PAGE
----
Botanical name: Borago
Borage is a herb noted primarily for its sky blue flowers. It has a cottage garden feel and a delicious cucumber smell from its bristly foliage. The leaves and flowers are edible, but the dainty flowers are prefered for garnishing summer drinks and salads. Pollinating insects love them too.
The most commonly grown borage, Borago officinalis produces clumps of bristly leaves. Loose clusters of star-like blue flowers dangle in summer from upright stems to a height of around 50-70cm (up to about 2ft). They're annual plants but will self-seed so they usually reappear each year. A few cultivars differ from the species: the white-flowered Borago officinalis 'Alba' and variegated B. officinalis 'Bill Archer'. There's also a shorter creeping perennial, Borago pygmaea.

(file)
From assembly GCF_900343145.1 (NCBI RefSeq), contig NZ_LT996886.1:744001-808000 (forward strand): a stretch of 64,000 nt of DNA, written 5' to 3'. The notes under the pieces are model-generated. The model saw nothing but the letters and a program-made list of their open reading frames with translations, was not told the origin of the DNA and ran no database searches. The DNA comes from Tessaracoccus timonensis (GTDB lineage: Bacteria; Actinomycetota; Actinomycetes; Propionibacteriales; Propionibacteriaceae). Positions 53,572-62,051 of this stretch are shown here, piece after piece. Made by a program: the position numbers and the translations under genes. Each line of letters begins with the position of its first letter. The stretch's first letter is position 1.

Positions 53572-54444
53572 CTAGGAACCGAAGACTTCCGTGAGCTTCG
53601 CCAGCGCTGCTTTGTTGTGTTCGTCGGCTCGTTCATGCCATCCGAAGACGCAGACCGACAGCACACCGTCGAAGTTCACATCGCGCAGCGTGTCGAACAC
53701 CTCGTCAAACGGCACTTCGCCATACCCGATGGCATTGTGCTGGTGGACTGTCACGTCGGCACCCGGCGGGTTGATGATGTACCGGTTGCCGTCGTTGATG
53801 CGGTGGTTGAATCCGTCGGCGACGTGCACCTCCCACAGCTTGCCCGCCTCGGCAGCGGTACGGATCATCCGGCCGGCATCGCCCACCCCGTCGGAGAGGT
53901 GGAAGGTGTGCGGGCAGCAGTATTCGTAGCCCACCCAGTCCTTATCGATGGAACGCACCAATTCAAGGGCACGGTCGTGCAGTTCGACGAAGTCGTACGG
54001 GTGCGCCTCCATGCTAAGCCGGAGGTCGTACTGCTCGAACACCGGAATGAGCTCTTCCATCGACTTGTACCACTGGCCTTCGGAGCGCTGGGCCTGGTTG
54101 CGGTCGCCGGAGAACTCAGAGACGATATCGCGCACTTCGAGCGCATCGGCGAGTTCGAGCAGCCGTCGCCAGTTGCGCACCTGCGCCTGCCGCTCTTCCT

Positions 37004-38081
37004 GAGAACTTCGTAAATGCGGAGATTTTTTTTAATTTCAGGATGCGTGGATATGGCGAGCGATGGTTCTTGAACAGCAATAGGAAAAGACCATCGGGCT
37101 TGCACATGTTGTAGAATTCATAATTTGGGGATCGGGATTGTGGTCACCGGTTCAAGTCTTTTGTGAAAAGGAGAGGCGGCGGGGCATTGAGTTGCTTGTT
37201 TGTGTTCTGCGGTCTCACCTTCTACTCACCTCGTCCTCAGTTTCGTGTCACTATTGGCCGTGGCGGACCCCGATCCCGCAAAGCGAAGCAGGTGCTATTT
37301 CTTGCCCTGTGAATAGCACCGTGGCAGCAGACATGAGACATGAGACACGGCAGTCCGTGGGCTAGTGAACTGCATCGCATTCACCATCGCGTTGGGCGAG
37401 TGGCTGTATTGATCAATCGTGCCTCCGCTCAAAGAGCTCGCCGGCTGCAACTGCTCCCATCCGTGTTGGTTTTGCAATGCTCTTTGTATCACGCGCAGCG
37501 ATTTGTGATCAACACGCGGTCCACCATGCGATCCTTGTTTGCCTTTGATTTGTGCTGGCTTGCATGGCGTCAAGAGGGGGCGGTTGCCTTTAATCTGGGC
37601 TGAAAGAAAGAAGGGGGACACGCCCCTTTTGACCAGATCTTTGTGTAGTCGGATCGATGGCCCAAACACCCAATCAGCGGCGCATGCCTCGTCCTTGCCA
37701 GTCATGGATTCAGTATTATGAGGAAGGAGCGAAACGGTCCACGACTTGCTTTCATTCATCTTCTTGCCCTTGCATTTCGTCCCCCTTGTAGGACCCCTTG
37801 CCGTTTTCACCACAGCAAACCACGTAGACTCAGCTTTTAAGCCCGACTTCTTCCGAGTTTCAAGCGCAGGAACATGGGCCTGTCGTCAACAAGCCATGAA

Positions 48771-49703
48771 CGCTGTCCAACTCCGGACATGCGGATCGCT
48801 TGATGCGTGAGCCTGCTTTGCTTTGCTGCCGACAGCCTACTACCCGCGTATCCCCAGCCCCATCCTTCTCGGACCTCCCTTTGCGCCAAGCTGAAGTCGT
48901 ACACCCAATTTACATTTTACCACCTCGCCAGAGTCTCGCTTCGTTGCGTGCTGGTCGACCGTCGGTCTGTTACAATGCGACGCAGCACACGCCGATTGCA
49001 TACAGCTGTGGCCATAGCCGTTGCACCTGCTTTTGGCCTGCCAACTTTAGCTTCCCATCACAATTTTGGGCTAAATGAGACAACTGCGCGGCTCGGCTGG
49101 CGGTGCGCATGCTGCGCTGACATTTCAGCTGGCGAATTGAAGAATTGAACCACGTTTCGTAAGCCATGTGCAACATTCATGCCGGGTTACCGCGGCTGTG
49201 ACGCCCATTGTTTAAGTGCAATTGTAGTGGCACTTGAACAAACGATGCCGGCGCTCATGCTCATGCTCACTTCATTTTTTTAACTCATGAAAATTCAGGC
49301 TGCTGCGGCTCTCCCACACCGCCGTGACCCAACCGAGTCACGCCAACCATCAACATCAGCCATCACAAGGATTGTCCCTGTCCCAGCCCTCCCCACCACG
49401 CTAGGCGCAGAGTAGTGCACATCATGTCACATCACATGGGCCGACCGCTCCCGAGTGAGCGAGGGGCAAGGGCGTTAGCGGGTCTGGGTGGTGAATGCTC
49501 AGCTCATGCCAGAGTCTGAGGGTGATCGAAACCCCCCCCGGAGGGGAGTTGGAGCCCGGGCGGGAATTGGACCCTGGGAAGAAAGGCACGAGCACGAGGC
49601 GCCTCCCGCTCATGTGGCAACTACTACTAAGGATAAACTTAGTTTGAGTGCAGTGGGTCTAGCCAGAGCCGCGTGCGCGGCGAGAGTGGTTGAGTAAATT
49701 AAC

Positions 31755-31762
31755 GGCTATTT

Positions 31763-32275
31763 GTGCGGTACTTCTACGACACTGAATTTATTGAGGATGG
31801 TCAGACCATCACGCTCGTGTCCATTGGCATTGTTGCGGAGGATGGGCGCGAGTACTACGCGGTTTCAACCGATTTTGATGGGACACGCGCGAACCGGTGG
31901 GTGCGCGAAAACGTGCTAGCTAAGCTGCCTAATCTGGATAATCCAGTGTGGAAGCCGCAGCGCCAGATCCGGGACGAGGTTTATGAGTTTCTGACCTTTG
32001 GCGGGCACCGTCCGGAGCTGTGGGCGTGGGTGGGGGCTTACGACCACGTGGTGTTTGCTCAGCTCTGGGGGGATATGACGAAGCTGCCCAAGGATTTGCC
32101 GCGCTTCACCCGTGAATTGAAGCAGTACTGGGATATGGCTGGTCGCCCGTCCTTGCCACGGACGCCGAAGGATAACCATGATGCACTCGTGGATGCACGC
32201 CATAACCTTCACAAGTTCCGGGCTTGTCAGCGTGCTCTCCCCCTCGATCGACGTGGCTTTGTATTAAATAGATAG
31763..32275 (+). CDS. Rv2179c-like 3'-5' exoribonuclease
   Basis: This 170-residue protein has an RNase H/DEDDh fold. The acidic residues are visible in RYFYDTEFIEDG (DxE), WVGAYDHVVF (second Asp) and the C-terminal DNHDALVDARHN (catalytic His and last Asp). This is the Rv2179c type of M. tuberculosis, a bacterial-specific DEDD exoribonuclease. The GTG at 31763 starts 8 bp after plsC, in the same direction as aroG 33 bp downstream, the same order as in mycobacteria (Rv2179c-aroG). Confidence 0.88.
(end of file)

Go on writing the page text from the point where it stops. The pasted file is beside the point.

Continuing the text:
Grow in any average garden soil that is in full sun. Plants tolerate dry soil, though growth may be shorter.
Plants dislike permanently wet soil or heavy shade.
Did you know?
The flowers are edible and can be used to garnish summer drinks and salads. They can also be frozen in ice cubes for decorative effect all year long.
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